UK construction output declined in August as a drop in infrastructure, public work and maintenance offset a surge in homebuilding to its highest level for at least three years.
Construction, which accounts for 6.3% of the UK economy, slipped 0.1% from July, when it rose a revised 2.8%, the Office for National Statistics said.
New private house building increased 1.6% on the month and 18.1% from a year earlier, the biggest annual increase since June 2011.
Construction is being boosted by demand for homes after a government programme allowing purchases with minimal deposits got under way in April.
An index of building activity stayed close to its highest level since at least 2008 in September, according to Markit Economics.
The pickup may ease concerns that the "Help to Buy" programme is fueling a bubble in the property market as the pace of building struggles to keep up with demand.
In the second quarter, the latest period for which a regional breakdown is available, homebuilding was “overwhelmingly driven” by London, where new private housing orders more than tripled, according to the statistics office.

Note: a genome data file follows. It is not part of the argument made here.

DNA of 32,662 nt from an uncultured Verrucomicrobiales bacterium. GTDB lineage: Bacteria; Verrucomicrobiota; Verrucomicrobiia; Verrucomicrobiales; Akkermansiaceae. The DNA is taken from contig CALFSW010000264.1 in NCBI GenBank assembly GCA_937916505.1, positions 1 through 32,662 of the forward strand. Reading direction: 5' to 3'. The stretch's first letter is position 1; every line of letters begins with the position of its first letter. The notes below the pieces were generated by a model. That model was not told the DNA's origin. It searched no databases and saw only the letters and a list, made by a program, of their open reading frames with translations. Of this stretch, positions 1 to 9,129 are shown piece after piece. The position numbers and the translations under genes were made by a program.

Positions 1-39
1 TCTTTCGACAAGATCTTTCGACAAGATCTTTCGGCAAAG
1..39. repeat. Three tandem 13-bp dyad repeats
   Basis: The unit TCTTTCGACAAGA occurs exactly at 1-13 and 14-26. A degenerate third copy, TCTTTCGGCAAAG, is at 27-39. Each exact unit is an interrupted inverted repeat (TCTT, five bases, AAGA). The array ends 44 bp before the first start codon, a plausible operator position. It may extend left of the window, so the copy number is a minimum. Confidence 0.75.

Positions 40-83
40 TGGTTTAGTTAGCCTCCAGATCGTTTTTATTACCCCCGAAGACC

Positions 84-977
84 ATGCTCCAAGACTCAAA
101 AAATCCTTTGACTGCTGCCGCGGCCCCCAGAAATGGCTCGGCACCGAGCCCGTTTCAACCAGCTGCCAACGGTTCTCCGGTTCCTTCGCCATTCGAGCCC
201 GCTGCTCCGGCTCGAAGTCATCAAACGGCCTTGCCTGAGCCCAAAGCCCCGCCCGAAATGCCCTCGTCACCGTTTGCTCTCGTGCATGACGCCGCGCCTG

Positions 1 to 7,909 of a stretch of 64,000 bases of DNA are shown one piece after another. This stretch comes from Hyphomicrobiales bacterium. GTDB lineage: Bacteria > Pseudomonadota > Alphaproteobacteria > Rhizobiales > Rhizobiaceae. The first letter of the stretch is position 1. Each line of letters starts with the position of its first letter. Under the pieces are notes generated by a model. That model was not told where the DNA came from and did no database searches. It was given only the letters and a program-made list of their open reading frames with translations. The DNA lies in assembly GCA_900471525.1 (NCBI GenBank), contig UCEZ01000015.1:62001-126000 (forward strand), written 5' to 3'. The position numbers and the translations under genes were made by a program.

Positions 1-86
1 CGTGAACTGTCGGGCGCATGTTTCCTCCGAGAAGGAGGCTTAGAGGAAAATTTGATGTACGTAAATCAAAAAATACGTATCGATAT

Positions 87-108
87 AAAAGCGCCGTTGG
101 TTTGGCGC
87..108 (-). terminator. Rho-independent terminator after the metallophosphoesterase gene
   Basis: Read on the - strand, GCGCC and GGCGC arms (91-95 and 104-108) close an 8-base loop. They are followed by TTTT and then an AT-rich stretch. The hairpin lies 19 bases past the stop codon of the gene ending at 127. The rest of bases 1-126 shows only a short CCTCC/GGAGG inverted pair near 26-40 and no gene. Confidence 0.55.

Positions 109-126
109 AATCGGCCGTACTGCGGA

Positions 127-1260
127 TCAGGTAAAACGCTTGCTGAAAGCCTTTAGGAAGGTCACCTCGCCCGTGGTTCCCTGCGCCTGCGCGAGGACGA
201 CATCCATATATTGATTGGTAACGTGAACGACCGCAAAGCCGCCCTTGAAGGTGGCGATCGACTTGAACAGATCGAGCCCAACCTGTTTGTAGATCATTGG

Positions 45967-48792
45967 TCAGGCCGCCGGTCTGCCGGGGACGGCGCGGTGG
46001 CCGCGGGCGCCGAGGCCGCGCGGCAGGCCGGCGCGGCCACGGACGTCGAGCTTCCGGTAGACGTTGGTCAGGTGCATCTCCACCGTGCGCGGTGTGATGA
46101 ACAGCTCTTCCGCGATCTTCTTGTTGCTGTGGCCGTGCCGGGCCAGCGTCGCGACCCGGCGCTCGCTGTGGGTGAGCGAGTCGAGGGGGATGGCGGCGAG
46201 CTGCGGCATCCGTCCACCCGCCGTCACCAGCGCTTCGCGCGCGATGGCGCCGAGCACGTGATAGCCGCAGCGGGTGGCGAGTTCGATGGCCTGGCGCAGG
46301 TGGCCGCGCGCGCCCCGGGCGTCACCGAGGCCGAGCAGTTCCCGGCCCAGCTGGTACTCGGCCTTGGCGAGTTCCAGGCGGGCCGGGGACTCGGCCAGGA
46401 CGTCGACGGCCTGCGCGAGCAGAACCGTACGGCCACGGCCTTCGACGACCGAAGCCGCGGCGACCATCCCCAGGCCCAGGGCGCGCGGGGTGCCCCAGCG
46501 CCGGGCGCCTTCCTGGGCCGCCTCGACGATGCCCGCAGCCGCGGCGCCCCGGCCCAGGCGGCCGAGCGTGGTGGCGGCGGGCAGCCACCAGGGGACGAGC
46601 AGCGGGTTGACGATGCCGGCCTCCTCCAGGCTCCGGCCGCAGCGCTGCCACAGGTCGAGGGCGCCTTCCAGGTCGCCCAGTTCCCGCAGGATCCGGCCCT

In the three months to August, construction increased 2.4% compared with the previous quarter, suggesting the industry contributed to gross domestic product growth in the third quarter.
Private homebuilding, which accounts for almost 16% of total construction in the UK, surged 8.4% in that period and was up 15.3% from a year earlier.
In August, construction rose 4% compared with the same month in 2012, the biggest increase since December 2011. Today’s report also showed that on a non-seasonally adjusted basis, construction output rose 0.6% in August from July and was up 3.5% compared with a year earlier.
Construction grew 1.9% in the second quarter and added 0.1 percentage point to GDP. The UK economy expanded 0.7% in the period. The ONS is scheduled to publish its first estimate of third quarter GDP on October 25.